Have you ever dream of raising a Japanese pop idol? If so, Idolmaster is the game that allows you to. Surprisingly, I haven’t heard much about the game even though I have seen other fellow anime bloggers played the actual game. This is mostly because typical Namco refuses to localize the game (and others) for obvious reasons and that it’s originally on the Xbox 360, a console I do not want to own. Sure, a PSP version of the original game and the Nintendo DS spinoff, Dearly Stars eventually came out. What made me interested in playing the game is the Anime that recently finished. When I heard that there is a Playstation 3 version of the second game, I just had to play it. It basically motivated me to learn Japanese and thus, I gave it a spin.
The iDOLM@STER 2 is a “second vision” game in the series that puts a lot of emphasis on “Unity” (or 団結) as shown in the Anime. In this game, you have to create an idol unit with three members (leader and two sub members) and manage them so you achieve the top position in the Idol Academy. Like in the older games, the choices you make are crucial in order to succeed. Since I played the game for most of my winter vacation, I may as well share my thoughts about the gameplay rather than writing a full review.
You can essentially describe this game as a visual novel, rhythm game and a raising simulator smashed together. For a person who has limited Japanese skills, the automatic text is kind of frustrating since you cannot adjust the speed to read it (although you can pause the game to read it) and the lack of furigana. Therefore, you should probably know all the common kanji along with the grammar if you want to enjoy the story. Since I’m still studying Japanese, I ended up taking pictures of the TV screen with my iPhone camera so I can translate it later for practice. Despite this, the core gameplay is still accessible if you don’t know the language thanks to people in the community who worked hard on a strategy wiki for the game and the Project iM@S forums. It was a great help, although I wished I had studied the language a bit more before playing the game, but oh well.
When playing the game for the first time, it had a rather steep learning curve. It actually took me several attempts and a rage quit on the first unit before I got a good result for my first play through. In order to win just the Idol Academy Grand Prix award, you need must focus mostly on two areas before moving onto others and know what the special statuses on the charts. Achieving a Break, Revival or a Keep is very important in order to reach the top 20 and eventually, the top 10. These only come by luck, so you may end up having to reload the game many times until you get it, especially if you want an S rating in Hyper difficulty. Achieving one of these statuses are always associated with specific requirements and events.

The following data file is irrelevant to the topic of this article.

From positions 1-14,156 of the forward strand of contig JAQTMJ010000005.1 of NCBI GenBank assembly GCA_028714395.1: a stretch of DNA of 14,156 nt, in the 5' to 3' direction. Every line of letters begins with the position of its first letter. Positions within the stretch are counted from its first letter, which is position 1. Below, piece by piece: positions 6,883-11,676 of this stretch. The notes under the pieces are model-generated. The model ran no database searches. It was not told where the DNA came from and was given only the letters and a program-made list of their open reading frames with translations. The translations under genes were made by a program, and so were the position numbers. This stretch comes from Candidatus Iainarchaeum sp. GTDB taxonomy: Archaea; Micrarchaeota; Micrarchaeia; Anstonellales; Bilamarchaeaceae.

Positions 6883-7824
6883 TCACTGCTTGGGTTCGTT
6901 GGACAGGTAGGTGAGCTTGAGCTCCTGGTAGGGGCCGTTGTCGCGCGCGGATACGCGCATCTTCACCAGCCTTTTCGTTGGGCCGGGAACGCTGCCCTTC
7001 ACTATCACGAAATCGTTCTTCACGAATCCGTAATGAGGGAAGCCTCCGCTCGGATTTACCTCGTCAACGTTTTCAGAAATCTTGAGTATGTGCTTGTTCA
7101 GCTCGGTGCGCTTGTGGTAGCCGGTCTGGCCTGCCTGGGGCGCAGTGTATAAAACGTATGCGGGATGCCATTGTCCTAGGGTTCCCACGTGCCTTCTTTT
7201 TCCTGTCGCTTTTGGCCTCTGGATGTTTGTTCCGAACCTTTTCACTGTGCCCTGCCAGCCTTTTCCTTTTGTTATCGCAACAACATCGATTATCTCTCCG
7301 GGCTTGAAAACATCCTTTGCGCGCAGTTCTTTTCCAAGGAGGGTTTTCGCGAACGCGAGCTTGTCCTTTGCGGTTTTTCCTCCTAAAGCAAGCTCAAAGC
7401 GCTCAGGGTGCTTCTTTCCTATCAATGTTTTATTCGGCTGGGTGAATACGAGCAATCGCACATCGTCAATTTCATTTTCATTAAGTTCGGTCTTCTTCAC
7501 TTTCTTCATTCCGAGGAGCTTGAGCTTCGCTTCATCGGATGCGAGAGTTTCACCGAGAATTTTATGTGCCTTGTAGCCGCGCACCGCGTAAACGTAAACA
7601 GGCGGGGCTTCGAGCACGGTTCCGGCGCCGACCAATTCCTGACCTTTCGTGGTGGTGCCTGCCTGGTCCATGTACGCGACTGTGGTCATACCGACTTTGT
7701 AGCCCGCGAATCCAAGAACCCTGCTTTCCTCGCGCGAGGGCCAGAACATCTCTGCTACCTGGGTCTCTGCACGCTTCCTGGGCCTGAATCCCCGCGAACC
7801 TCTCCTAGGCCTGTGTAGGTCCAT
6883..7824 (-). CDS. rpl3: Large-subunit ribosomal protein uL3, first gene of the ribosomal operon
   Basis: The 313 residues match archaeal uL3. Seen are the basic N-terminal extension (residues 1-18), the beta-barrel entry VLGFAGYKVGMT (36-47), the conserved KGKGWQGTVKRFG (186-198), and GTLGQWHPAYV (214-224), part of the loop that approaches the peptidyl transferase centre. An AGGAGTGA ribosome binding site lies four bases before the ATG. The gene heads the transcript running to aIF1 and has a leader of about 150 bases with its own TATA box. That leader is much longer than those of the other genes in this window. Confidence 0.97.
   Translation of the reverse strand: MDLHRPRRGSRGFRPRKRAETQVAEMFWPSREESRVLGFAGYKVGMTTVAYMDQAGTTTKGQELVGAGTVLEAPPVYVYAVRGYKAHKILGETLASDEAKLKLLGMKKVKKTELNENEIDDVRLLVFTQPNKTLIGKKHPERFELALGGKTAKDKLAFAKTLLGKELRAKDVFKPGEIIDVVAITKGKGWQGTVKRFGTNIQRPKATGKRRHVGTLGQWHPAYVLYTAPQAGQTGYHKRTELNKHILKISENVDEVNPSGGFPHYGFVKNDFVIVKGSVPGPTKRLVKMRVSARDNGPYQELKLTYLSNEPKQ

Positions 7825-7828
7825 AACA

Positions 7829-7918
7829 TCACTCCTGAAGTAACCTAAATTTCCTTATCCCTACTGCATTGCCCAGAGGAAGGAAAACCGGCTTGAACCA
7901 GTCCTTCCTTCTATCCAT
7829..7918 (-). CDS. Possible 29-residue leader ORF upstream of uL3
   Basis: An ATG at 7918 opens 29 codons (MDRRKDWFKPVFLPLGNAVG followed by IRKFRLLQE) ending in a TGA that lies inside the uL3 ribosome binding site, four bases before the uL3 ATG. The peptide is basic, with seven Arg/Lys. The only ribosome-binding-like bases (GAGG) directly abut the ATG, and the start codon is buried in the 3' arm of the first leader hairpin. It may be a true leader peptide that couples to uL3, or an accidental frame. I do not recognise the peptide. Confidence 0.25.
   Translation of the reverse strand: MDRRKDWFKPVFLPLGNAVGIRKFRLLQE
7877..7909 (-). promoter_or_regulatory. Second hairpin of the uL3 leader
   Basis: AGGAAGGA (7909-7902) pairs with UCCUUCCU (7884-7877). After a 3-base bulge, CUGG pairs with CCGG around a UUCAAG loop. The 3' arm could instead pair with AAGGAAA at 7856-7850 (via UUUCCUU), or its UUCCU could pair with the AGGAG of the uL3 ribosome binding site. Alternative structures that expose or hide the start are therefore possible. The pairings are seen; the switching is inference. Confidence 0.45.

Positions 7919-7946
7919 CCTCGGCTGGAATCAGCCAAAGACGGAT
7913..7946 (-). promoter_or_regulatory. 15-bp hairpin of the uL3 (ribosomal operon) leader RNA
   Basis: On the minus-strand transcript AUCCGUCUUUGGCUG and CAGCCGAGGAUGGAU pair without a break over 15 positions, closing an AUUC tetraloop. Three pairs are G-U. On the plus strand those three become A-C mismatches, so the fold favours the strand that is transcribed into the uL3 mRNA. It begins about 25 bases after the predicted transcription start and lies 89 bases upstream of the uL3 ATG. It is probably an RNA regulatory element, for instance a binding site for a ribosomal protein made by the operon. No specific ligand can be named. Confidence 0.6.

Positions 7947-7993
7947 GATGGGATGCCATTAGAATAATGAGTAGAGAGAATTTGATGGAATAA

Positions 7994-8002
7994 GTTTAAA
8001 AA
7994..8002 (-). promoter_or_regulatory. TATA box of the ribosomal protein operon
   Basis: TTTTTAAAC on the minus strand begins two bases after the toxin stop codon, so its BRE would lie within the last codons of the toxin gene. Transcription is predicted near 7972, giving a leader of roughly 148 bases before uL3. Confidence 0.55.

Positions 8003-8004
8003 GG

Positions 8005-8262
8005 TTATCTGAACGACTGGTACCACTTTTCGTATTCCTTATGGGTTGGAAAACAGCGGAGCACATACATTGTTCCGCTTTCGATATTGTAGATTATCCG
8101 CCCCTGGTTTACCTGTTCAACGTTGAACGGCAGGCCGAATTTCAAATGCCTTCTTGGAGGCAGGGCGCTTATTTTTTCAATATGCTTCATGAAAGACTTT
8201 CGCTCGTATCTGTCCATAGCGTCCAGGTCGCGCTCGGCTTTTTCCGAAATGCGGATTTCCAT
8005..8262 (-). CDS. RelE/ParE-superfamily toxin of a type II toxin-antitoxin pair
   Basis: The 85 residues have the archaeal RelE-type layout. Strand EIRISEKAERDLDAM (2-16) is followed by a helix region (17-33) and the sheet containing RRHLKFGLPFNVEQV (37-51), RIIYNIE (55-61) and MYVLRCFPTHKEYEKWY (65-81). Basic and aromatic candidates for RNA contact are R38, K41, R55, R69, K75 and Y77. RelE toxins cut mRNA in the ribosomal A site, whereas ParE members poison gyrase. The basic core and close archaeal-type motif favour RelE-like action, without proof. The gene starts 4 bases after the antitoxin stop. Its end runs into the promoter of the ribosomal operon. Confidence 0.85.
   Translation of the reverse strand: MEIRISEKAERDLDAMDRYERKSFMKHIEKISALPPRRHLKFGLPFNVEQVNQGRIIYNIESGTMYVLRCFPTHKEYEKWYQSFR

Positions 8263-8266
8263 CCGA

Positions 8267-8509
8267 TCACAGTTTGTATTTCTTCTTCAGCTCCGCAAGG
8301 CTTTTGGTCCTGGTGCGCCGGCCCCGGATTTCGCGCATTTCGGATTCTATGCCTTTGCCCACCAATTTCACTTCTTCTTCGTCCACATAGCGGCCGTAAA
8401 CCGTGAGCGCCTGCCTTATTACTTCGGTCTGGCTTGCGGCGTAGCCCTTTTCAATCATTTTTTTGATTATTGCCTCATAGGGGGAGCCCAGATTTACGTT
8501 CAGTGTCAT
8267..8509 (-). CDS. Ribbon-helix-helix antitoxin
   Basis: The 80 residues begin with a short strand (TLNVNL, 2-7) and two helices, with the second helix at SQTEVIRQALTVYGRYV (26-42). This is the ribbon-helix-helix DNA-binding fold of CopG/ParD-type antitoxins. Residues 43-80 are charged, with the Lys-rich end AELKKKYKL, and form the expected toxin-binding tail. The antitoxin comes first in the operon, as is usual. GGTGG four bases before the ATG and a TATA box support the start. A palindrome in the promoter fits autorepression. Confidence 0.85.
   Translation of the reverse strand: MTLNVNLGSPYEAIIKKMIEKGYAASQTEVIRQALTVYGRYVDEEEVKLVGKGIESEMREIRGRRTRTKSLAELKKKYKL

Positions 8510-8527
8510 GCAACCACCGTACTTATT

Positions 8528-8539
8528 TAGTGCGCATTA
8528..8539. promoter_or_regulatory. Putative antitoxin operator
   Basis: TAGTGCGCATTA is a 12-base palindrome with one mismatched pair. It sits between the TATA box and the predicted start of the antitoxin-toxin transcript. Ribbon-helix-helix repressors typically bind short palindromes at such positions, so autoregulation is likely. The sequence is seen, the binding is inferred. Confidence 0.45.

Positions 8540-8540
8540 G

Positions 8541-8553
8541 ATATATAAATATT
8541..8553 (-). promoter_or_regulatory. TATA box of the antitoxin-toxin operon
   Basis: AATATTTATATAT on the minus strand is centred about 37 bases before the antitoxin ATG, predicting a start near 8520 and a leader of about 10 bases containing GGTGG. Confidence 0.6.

Also in the game are lessons, which is narrowed down to three: Dance, Visual and Vocal. Compared to the older games, they are far simpler and easier to master, although the latter can get rather tedious.
For the rhythm section of the game, it’s different compared to others because there is no defined buttons to press. Instead, you decide on what appeal to give (Dance, Visual or Vocal) depending on the multiplier rate and your image stats. Every time you appeal, the multiplier rate goes down. If you get a perfect hit, the voltage meter will raise. Once it gets full, you can do a “Bust Appeal,” which gives you bonus points based on your unit’s Unity Score. Also, you can use memory appeals to raise the voltage meter. If you switch the appeal member and use another one, you can do a memory drive, a technique that becomes very useful in festivals, especially for the Song Princess area festivals (歌姫). Otherwise, the gameplay is fast paced and requires a good amount of strategy for what appeals you should give in order to gain a high score or even victory over the rival.
Aside from auditions as shown in the screenshot, lives work the same. The only differences is that you have to please the audience and that the girls wear the costumes off the bat. On the other hand, Festivals is where things get a bit competitive. You have to face off solo units from 765 Productions and guest characters (if you bought any from DLC) with the addition of Project Jupiter and Ryuuguu Komachi. To succeed, you need the right amulet and of course, know how to execute a memory drive as previously mentioned. Otherwise, the AI will blow you away, making victory impossible to obtain, more so if you play Hyper mode as they will cheat a lot (I haven’t tried it out yet, so I don’t know). Unlike the 360 version of the game, the Playstation 3 version thankfully gives you the option to retry if you were to fail without any penalty. However, the choice is entirely up to you.
Lastly, there is a mode called “Stage for You” which you plan costumes that you earned, pick a song and stage and watch them perform. During the performance, you can control the camera, do appeals, and even take pictures to make a customized promotional video. Then, you can save these and play them over again.
Needless to say, The iDOLM@STER 2 is probably the most fun I had from a rhythm game for a very long time. The graphics are gorgeous and the music was really good. It’s a shame that Namco will probably never localize this for obvious reasons, but it was well worth the money to import the Playstation 3 copy of the game. Of course, I will definitely buy a few DLC music songs later on to extend the gameplay experience (once I find a better source for Japanese PSN cards that don’t charge outrageous prices). ¶